Preventive measures are the best way to handle difficult board members. Be sure that your agency’s goals for its board members are clear, and that they can combine their vision with the organisation. This reduces the number of situations in which a member’s opinion is not beneficial. However, if a problem occurs be proactive and do not overlook any bad behaviour. The longer you wait, the worse it gets.
Direct intervention is the initial step to initiate a conversation one-on-one with the person creating trouble. You should be professional and calm, but also clear and communicate your concerns clearly. If that doesn’t work, try an intervention in groups with someone who the board member respects and/or chair. You might also review the Values Statement of your organization and/or other governing documents for terms that can be used to define acceptable behavior, which includes treating people with respect and courteous manners.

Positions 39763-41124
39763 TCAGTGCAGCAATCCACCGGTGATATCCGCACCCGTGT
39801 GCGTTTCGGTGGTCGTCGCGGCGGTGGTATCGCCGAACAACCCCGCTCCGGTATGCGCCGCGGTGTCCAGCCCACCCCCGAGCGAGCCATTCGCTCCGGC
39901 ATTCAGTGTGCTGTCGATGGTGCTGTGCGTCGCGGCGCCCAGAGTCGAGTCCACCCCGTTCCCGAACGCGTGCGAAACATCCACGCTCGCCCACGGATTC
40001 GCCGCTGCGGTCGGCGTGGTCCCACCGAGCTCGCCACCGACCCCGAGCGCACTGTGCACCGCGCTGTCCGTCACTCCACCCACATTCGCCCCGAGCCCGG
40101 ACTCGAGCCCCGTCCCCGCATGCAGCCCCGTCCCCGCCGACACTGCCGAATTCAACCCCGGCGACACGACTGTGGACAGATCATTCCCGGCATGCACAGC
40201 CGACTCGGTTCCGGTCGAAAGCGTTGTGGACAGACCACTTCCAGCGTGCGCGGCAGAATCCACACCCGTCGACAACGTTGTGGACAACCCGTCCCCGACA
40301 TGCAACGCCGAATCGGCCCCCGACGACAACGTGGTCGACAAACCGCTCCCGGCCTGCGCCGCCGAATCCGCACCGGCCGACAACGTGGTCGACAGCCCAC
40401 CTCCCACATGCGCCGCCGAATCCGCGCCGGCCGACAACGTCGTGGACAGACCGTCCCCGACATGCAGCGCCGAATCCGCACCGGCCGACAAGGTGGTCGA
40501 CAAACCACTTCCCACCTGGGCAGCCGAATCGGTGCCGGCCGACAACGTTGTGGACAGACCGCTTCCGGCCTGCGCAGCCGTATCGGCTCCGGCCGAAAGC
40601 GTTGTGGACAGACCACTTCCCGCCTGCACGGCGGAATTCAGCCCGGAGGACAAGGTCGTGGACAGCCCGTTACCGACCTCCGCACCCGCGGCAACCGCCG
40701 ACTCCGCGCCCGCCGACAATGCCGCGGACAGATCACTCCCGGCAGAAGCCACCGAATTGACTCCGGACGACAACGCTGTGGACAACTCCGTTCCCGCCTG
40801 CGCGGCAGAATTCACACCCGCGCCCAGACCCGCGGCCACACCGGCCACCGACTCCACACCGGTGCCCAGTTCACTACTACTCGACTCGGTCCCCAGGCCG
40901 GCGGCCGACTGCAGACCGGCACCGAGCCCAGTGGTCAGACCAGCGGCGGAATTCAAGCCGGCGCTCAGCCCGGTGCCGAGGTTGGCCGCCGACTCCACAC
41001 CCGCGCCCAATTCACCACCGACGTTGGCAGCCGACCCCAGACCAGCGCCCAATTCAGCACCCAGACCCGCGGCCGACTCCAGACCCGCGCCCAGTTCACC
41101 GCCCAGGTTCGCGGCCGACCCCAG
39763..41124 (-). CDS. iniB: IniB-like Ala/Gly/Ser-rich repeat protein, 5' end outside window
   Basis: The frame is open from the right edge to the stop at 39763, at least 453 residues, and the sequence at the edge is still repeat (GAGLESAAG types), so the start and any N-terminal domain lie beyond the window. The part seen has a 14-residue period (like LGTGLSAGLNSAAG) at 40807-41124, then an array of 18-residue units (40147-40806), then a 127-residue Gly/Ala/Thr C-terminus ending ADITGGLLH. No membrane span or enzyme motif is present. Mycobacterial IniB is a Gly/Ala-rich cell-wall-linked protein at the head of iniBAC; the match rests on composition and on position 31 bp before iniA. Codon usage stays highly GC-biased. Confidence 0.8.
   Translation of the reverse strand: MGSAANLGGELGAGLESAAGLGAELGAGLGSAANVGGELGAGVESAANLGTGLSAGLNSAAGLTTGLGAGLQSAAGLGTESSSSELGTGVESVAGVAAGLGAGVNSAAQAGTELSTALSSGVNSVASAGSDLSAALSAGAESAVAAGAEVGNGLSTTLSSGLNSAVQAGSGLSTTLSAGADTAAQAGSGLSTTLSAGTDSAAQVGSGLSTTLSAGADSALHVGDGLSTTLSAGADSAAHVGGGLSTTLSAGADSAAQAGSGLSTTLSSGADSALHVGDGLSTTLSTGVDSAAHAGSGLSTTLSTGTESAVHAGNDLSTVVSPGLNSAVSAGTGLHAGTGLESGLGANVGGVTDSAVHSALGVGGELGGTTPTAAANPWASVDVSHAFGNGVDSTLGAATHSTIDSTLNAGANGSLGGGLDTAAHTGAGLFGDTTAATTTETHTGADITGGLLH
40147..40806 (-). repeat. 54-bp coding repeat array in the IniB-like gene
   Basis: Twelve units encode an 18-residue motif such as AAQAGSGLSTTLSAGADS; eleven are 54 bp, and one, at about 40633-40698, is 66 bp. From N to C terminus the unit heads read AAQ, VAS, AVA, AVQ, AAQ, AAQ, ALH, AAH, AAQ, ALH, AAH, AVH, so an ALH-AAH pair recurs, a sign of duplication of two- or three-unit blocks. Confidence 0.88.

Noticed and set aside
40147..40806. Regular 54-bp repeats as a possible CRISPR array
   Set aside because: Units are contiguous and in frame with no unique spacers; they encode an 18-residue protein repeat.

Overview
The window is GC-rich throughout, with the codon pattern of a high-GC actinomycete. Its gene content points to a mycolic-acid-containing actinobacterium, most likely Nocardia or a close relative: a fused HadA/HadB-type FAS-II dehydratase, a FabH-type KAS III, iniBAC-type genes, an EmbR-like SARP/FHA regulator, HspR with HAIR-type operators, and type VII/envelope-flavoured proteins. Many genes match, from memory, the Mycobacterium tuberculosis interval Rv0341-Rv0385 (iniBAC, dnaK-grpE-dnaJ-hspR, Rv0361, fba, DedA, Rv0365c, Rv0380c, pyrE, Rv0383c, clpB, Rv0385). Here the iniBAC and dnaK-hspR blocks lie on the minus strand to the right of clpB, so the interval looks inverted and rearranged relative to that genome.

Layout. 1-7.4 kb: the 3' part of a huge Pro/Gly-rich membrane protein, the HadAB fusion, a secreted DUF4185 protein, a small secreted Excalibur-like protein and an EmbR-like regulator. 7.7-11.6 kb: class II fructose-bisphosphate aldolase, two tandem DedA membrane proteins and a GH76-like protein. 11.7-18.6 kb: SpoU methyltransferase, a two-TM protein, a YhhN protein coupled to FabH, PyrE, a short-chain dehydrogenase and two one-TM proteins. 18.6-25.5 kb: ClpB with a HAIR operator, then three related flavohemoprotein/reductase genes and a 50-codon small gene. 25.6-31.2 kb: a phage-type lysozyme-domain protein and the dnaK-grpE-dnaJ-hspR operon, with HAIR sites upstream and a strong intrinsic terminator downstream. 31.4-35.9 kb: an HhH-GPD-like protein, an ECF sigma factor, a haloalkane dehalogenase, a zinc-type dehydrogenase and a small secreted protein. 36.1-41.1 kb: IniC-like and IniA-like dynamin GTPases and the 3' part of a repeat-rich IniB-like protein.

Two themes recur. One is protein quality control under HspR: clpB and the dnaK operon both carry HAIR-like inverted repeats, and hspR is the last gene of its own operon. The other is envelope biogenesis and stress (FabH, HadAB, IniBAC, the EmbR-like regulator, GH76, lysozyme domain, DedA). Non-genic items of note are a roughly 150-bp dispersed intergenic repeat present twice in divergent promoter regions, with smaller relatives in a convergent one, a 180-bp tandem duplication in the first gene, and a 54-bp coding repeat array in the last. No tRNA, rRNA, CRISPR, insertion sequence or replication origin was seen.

Another option is to try to get the person to retire from the board (ideally by choice, but if required, by an unconvinced vote). This requires careful planning and preparation in advance of the meeting or discussion. Prepare a detailed answer to the major questions you’d like to address. Be assertive, but maintain an appropriate tone of voice.